Als sie die ersten Schritte in der Traummetropole wagten, begannen auch die Probleme. Zuerst verirrten sie sich in der alten Metro mit ihren Tausenden kleinen Durchgängen und Gleisen. Dann stiegen sie auch noch in die falsche Bahn und fuhren bis fast zum Stadtrand, wo es wenig Tolles zu sehen gab. Außerdem war die allgemeine Hektik in der Stadt unter der Stadt völlig unbekannt für die beiden. Die lauten Stimmen und die schiebenden, quetschenden und durchaus mal Ellenbogen nutzenden Massen, waren den beiden Landeiem sehr bald schon zuwider. Auch diese teilweise völlig obskuren Gestalten mit hoch stehenden gefärbten Haaren, zerrissenen Hosen und Ketten an den Schuhen und Jacken.“

 
Michael Schaefer (Bielefeld, 24 april 1976)
Buckingham Palace from St James’s Park door Daisy Sims-Hilditch, z.j.

 

De Australische schrijver Marcus Clarke werd geboren op 24 april 1846 in Londen. Zie ook alle tags voor Marcus Clarke op dit blog.

Uit: Australian Tales of the Bush

“A deeper melancholy seemed to fall on the always melancholy township. Coppinger’s cronies took their “tots” in silence, steaming the while, and Coppinger himself would come gloomily to the door, speculating upon evil unless the leaden curtain lifted.
But it did not lift, and rumour of evil came. Up the country, by Parsham and Merrydale, and Black Adder
s Gully, there were whole tracts of grass-land under water. The neighbouring station of Halls, in the mountains, was a swamp. The roads were bogged for miles. Tim Doolan was compelled to leave his dray and bullocks Tom and Jerrys, and ride for his life before the advancing waters. The dams were brimming, at Quartzborough, St. Rey reservoir was running over. It was reported by little McCleod, the sheep-dealer, that the old bridge at the Little Glimmera had been carried away. It was reported that Old Man Horn, whose residence overlooked the river, had fastened a bigger hook to a larger pole (there was a legend to the effect that Old Man Horn had once hooked a body from the greedy river, and after emptying its pockets, had softly started it down stream again), and was waiting behind his rickety door, rubbing his withered hands gleefully. Young Bartram rode over to Quartzborough to get McCompass, the shire engineer, to look at his new dam. Then the coach stopped running, and then Flash Harry, galloping through the township at night, like the ghost-rider the ghost-rider in Bürger’s ghastly ballad, brought the terrible news: THE FLOODS WERE UP, AND THE GLIMMERA BANK AND BANK AT THE OLD CROSSING-PLACE.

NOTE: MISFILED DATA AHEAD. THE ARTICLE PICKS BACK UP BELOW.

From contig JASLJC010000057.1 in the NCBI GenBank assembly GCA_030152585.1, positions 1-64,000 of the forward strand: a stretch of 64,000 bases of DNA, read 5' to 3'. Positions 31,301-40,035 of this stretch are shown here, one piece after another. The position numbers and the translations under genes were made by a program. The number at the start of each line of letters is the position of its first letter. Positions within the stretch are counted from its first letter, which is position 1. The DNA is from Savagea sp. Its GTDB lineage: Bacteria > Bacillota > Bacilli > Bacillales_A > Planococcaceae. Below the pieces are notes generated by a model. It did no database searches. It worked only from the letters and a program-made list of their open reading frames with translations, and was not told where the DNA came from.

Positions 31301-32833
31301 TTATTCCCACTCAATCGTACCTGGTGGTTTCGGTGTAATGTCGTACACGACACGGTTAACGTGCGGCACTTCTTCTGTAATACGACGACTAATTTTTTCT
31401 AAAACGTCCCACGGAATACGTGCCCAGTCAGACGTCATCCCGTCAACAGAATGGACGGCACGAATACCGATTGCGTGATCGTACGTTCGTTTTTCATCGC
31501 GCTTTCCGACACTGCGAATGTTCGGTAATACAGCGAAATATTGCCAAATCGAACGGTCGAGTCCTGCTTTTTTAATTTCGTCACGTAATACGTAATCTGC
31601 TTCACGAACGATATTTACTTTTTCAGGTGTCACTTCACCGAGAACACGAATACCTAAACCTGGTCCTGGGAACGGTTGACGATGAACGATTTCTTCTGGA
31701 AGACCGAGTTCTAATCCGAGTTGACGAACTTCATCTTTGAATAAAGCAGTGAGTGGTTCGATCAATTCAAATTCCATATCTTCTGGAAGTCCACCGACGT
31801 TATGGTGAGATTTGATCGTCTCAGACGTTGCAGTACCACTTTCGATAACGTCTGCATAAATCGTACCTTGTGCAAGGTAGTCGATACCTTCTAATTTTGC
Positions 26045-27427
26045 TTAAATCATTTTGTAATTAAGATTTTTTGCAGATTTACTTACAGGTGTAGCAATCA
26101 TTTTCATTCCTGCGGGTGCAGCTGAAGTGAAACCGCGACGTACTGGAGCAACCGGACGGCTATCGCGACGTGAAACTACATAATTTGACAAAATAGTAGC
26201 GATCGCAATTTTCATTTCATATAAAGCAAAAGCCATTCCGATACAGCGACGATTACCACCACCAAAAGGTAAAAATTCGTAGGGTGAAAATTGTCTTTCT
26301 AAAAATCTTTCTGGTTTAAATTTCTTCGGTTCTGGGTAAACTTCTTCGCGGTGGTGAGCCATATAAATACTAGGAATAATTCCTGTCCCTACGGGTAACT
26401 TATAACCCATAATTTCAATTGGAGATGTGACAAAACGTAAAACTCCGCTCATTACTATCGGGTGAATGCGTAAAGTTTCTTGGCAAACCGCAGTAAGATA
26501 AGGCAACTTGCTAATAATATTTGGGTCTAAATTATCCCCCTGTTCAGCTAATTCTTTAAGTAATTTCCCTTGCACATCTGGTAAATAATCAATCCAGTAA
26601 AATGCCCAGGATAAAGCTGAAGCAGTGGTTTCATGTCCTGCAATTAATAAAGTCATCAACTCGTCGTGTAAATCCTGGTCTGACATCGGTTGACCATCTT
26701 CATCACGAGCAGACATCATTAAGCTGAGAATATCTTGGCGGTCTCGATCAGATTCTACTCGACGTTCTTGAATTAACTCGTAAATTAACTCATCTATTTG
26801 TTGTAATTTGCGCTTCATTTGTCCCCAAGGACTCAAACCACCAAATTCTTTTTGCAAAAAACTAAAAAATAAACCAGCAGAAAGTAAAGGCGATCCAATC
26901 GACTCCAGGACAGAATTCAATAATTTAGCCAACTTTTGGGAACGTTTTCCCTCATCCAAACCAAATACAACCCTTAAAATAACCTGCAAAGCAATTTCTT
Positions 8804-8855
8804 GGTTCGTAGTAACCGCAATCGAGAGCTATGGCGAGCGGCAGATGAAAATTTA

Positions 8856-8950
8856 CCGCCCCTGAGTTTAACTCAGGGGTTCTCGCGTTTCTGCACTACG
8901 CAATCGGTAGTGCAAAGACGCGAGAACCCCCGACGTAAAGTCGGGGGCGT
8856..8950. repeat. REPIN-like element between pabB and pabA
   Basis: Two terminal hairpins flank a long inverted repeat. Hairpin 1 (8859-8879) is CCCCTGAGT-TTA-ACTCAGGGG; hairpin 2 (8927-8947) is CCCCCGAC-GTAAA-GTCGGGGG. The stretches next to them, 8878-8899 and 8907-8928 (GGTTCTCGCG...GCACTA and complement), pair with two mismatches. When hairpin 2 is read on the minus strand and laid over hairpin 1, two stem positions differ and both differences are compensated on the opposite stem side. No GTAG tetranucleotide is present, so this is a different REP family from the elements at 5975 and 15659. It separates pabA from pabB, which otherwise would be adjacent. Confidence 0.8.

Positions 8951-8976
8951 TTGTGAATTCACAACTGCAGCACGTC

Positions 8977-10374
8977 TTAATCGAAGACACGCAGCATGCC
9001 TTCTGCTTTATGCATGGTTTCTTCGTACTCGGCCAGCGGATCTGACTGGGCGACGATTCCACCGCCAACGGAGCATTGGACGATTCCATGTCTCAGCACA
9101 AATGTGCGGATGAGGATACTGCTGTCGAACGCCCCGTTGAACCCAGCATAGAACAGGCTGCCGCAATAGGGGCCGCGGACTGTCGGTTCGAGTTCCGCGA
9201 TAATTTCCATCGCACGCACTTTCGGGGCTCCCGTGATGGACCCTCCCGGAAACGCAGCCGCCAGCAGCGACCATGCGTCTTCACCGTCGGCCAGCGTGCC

It will be here in less than an hour, he shouted, under Coppingers red lamps; make for the high ground if you love your lives; and so wet, wild-eyed, and white, splashed off into the darkness, if haply he might warn the poor folk down the river of the rushing death that was coming upon them.
Those who were there have told of the horrors of that night. How the muddy street, scarce reclaimed from the river-bed, was suddenly, full of startled half-dressed folk. How Coppinger’ss was crowded to the garret. How the schoolmaster dashed off, stumbling through the rain, to warn them at Seven Creeks. How bullies grew pale with fear, and men hitherto mild of speech and modest of mien, waxed fiery-hot with wrath at incapacity, and fiercely self-assertive in relegating fools to their place in the bewildered social economy of that general overturn. How the roaring flood came down, bearing huge trees, fragments of houses, grotesquely terrible waifs and strays of house-hold furniture upon its yellow and turbid bosom, timid women grew brave, and brave men hid their faces for a while.”

 
Marcus Clarke (24 april 1846 – 2 augustus 1881)
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Zie voor nog meer schrijvers van de 24e april ook mijn blog van 24 april 2016 deel 2.